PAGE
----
I got a new car a few months back. It doesnít have an astray. How do people manage to smoke in their cars these days? My old car was a 2002 and it had an one.
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#10 User is offline   Hieronymous 

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Posted 10 November 2017 - 02:20 PM

View PostLadybird, on 10 November 2017 - 01:19 PM, said:

I remember people smoking in hospitals. It was in the visiting areas (at least in pediatrics), but I do remember the smoke.

I got a new car a few months back. It doesnít have an astray. How do people manage to smoke in their cars these days? My old car was a 2002 and it had an one.

When there is no ashtray in the car the road becomes the ashtray.
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#11 User is offline   MontyPython 

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Posted 10 November 2017 - 02:41 PM

I once got a full physical examination (back in the 70's) where the doctor chain-smoked throughout the whole exam. Right there in the examination room.

And back when I was working at that aeronautical parts factory (in the 80's), nobody ever had to take a "smoke break". When you wanted a cigarette you just lit up right there at your work station and kept working.

B)
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#12 User is offline   oki 

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Posted 10 November 2017 - 03:22 PM

View PostHieronymous, on 10 November 2017 - 01:04 PM, said:

Common in The Philippines too, even with very graphic warning labels/pictures. Then again, a pack of smokes there costs the equivalent of about 1.70.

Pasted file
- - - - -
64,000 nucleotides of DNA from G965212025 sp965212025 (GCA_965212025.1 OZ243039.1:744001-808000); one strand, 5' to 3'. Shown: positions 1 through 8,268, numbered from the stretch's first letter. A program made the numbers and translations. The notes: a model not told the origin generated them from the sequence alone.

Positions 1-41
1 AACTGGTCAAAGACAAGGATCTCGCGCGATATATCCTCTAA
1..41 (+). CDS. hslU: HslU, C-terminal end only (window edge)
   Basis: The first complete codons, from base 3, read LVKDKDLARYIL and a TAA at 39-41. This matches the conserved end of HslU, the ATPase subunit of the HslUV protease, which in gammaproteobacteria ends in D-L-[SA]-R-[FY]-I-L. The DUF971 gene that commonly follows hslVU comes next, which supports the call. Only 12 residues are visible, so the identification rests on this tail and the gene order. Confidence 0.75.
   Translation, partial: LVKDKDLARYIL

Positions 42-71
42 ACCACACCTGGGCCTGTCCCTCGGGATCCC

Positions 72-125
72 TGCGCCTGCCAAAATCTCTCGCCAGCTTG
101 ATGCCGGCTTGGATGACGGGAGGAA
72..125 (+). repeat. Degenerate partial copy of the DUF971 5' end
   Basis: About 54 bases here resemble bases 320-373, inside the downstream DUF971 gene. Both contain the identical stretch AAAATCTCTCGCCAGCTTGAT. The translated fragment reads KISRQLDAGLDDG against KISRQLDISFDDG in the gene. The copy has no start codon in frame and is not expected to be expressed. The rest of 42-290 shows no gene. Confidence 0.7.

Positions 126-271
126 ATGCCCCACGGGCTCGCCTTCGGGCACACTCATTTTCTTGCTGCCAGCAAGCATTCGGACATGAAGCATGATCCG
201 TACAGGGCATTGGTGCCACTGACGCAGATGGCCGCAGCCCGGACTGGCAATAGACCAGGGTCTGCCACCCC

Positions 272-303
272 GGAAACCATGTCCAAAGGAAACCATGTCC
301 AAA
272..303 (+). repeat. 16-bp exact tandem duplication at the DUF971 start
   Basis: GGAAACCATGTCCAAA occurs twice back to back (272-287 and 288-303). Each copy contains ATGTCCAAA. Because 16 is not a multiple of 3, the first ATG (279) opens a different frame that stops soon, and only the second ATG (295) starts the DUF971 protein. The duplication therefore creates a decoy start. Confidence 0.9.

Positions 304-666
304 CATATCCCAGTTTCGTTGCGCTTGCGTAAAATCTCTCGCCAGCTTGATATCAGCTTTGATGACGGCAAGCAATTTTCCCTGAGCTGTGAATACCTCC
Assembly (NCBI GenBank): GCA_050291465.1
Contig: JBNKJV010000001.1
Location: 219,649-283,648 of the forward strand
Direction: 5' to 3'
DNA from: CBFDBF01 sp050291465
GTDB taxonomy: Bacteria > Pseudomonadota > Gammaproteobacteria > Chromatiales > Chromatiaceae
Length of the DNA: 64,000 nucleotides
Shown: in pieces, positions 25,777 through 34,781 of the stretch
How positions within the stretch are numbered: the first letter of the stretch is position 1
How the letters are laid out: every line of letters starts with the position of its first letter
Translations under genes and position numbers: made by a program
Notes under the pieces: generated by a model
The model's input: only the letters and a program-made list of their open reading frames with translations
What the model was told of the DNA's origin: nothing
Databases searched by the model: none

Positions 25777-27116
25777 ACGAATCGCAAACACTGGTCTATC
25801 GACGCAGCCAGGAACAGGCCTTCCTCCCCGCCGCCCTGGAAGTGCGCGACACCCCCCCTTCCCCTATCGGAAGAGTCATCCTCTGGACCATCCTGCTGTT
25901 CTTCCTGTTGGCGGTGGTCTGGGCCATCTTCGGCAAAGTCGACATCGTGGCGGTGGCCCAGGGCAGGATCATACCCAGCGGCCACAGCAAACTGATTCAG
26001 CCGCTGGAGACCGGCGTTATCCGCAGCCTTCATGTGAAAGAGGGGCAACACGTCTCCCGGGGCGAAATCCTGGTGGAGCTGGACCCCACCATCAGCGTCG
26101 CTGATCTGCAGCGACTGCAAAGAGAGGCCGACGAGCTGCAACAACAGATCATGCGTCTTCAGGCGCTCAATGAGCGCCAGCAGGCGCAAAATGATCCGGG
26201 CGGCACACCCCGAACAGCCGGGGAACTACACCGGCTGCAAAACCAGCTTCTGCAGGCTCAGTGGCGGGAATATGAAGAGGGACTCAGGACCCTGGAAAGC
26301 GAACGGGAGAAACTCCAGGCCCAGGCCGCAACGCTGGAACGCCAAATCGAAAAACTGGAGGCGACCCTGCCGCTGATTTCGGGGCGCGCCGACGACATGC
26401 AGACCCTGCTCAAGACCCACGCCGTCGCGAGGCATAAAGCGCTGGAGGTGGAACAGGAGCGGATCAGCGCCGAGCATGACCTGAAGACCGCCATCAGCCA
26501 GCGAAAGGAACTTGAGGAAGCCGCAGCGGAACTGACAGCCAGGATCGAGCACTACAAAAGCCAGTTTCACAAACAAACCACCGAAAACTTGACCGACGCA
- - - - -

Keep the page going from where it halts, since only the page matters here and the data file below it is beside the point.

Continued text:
Crazy in a way, we always have this image of Asian cultures being healthier largely because of lifestyle, not always.

Oki
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#13 User is offline   oki 

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Posted 10 November 2017 - 03:31 PM

View PostLadybird, on 10 November 2017 - 11:11 AM, said:

Stress? Iíve never visited, but my friends say that many Japanese work very long hours and have less personal space than we do here. Going outside and grabbing a smoke must be a relief.


I could tell you stories. Imagine driving and to get home having to pull your mirrors in just to park or make it through.
Power retracting mirrors are an option on most Japanese spec vehicles. Really gets the point across when you see it's even on something the size of a smart car. Smoking though is a bit different, here smoking was long popular, common, cool, etc. In Japan I think it started to take of in the 30's some but really went crazy in the years after WWII.

Know much like here it is on the decline bit by bit, but it's still very common to see a lot of smoking as well in TV and Movies. And yeah, they do work hard and play hard.

Oki
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#14 User is offline   Censport 

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Posted 10 November 2017 - 03:45 PM

View PostLadybird, on 10 November 2017 - 11:11 AM, said:

Stress? Iíve never visited, but my friends say that many Japanese work very long hours and have less personal space than we do here. Going outside and grabbing a smoke must be a relief.

Job stress is literally a killer in Japan. "Death from overwork" is the phrase. If the heart failure doesn't get you, suicide will. Just got back on Tuesday. Smoking still common, especially with the older generations. Drinking is common with everyone. Most popular stop after work is an izakaya, for a snack (or meal) and a few drinks to unwind. That is if you can leave work before the last train runs.